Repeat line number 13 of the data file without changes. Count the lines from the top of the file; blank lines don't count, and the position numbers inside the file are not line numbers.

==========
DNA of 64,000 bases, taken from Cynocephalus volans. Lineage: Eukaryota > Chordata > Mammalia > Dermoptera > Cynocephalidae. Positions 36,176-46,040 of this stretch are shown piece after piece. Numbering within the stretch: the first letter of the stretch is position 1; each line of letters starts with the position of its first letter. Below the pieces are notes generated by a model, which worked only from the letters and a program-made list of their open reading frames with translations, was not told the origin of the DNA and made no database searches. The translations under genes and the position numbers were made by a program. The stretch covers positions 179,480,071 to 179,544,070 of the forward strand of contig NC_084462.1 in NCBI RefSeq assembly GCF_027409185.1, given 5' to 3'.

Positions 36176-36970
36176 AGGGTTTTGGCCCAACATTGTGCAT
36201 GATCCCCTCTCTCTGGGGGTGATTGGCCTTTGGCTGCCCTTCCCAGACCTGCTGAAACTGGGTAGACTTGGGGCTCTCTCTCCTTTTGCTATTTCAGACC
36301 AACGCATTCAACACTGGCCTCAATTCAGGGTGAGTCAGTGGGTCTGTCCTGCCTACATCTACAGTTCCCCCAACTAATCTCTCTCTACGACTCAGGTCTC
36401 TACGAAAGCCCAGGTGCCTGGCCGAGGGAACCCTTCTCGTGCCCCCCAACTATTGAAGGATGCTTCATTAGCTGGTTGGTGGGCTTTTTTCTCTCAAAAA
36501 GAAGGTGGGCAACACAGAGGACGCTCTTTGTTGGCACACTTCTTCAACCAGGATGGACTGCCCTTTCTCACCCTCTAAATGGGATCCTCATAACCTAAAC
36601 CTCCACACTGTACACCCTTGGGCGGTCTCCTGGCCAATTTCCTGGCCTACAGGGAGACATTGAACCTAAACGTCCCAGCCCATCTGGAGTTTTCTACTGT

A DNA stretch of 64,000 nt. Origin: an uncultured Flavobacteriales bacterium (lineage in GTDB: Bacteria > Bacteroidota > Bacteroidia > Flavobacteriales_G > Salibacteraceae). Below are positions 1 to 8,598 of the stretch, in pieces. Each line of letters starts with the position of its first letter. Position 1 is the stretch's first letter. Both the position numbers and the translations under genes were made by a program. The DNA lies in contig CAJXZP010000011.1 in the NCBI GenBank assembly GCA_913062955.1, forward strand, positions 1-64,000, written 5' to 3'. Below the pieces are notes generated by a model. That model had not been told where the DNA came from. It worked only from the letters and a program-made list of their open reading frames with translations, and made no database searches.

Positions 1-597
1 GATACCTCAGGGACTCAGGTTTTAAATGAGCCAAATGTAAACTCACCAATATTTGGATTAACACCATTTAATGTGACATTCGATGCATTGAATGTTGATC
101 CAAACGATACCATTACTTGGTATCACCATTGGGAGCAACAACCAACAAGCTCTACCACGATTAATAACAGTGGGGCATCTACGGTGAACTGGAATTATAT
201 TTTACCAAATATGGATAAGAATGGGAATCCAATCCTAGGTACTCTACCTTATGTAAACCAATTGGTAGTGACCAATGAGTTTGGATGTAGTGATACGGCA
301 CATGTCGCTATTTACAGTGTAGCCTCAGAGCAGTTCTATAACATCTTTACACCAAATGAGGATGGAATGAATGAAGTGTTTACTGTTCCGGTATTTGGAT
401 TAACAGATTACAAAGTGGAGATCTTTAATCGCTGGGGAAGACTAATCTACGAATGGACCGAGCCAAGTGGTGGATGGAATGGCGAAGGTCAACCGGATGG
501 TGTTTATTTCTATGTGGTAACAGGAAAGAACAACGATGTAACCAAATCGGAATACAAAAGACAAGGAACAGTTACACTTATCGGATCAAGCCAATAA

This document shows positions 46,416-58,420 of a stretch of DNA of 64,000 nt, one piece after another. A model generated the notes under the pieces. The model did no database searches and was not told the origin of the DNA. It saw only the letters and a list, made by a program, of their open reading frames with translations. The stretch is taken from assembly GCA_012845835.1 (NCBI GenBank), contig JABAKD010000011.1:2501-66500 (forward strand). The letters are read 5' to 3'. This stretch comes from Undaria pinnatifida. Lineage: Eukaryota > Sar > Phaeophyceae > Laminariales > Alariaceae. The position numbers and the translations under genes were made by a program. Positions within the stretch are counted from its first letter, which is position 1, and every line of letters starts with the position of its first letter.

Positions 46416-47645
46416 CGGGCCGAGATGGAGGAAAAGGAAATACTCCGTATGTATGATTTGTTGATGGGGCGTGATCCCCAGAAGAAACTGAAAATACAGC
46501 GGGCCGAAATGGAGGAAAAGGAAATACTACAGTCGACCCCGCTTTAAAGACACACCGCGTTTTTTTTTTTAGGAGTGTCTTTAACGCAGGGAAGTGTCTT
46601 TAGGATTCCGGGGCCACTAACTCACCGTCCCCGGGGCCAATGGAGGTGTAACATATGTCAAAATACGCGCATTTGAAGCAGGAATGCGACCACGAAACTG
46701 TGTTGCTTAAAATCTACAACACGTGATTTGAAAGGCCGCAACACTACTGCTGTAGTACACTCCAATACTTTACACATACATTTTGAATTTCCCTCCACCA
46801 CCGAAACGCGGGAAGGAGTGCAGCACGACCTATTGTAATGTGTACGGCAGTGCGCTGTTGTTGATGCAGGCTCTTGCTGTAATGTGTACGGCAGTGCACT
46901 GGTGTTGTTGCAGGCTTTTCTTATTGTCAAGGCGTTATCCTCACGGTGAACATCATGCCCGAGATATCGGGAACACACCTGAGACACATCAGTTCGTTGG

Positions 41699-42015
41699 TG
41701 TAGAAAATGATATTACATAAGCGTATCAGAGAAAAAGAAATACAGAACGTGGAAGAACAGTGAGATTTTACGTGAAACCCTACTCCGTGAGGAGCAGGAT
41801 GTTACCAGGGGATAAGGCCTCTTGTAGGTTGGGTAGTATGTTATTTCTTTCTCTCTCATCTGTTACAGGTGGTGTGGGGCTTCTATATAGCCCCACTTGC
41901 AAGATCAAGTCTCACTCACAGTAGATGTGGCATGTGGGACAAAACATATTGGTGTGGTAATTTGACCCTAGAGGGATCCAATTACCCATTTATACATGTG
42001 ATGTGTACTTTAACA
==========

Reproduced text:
201 TTTACCAAATATGGATAAGAATGGGAATCCAATCCTAGGTACTCTACCTTATGTAAACCAATTGGTAGTGACCAATGAGTTTGGATGTAGTGATACGGCA